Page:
“Obviously, you’re elated. It’s everything you’ve ever dreamed of. Getting to make my debut on my dad’s birthday — 29 May 1996, it was an unbelievably special day for the family.”

While many were no longer in their footballing prime, a number of the heroes of the Charlton days were still around when O’Neill came onboard, and the Dubliner admits to initially being somewhat “in awe” of his surroundings.

“I looked towards the back of the bus, Paul McGrath was there — his testimonial game was around the weekend where we had the initial friendlies. Paul’s quite a quiet man, but he really made an effort to make me feel okay and put me at ease. We used to stay at the airport hotel. I remember being at the dinner table, not really knowing where to sit. I just couldn’t believe my luck that I was having dinner with all my heroes.” 

This dreamlike scenario got even better on a memorable June day in Lansdowne Road for O’Neill’s full debut, when he scored Ireland’s first goal of the McCarthy era.

I remember Mark Kennedy crossing it in, Niall Quinn chesting it down on the edge of the box and I hit a half-volley. I can’t remember hitting it, I can only remember the back of the net shaking. It was the craziest feeling. The raw emotion that runs through your body. Two or three minutes after the match re-started, I was still thinking ‘oh my goodness, I’ve scored a goal for my country’.

“With the belief [Mick] had in me, you’re playing for your country, you’ve scored a few goals, your confidence is high.

“Mick, especially with young players, he made you believe in yourself. I’ll always be eternally grateful to him for giving me my debut and letting me express myself. When you move on in your life and you have different managers, people do try to put a style of football on you and that probably wasn’t my thing. I liked to just come out and do what comes natural.”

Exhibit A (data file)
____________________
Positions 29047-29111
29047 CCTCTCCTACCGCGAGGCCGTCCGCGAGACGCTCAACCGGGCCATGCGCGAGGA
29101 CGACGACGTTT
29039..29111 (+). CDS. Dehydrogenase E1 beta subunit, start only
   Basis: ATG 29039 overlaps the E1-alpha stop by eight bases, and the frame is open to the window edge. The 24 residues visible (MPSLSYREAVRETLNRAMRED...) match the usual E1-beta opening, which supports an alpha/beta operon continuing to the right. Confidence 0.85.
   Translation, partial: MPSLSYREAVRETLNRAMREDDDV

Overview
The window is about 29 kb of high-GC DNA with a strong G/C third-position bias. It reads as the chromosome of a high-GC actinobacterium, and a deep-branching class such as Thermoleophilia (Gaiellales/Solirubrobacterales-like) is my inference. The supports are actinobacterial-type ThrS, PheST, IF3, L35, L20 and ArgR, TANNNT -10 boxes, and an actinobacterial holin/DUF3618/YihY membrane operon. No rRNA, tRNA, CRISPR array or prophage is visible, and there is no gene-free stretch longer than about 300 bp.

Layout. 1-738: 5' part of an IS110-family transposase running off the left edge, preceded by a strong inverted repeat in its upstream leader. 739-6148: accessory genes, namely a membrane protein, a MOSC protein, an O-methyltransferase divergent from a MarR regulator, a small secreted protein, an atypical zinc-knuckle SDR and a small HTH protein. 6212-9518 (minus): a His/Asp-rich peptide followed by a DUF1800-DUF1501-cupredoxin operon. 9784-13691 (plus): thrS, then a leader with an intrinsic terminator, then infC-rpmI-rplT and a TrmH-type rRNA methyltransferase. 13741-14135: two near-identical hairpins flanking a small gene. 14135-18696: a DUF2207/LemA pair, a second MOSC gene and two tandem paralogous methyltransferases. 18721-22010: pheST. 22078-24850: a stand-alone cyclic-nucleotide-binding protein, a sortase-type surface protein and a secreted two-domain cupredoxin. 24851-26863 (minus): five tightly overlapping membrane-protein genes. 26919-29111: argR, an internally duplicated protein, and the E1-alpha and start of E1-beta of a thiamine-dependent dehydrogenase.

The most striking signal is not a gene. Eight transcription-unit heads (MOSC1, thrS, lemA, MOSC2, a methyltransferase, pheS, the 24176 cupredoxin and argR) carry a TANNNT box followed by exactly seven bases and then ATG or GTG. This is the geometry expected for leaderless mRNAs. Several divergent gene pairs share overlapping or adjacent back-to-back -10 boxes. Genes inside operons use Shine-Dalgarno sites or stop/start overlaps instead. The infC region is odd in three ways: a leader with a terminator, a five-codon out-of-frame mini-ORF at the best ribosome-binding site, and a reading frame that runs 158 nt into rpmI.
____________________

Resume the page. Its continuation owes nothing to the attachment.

Source: PeteTop Carton/YouTube

The 1996 US Cup tour consolidated O’Neill and Ireland’s confidence. After a disappointing opening loss to the hosts, they earned a creditable 2-2 draw with a tough Mexico side and a 3-0 win over a Bolivian team that had played in the World Cup just two years previously.

With other young players such as Shay Given, Ian Harte and Gary Breen gaining invaluable international experience during those months, it felt as if McCarthy was increasingly putting his own stamp on the team.

There were darker days ahead though. Perhaps the most memorable game from this period was the disastrous 3-2 defeat away to Macedonia.

Source: 90sSoccerBoy/YouTube

That fixture served as a reminder to Ireland’s youngsters that they still had a long way to go in their attempts to emulate the glory days of the late ’80s and early ’90s.

“I was on the bench, I was injured,” O’Neill recalls of that Macedonia trip. “I’d done my ankle ligaments, but I was keen to play the game. I probably would have started, but they decided just to put me on the bench — I wasn’t fit. I came on when we were in a bit of trouble. The game got a bit nasty. Jason McAteer [was sent off].

“I remember the orange jerseys, which I don’t think we ever wore again.

They weren’t a bad side, but there could have been an element in that particular game that we just had to turn up — it gave us a big wake-up call. It was a devastating loss, but I think a lot of people learned from it.”

Despite that setback, Ireland still did enough to get as far as the World Cup play-offs, before narrowly losing out to Belgium amid a 3-2 aggregate loss.

But more bad fortune was to come in the following campaign for both O’Neill and the team. The Euro 2000 qualifiers featured some hugely encouraging moments, with home victories over Croatia and Yugoslavia, who had reached the 1998 World Cup semi-finals and round of 16 respectively.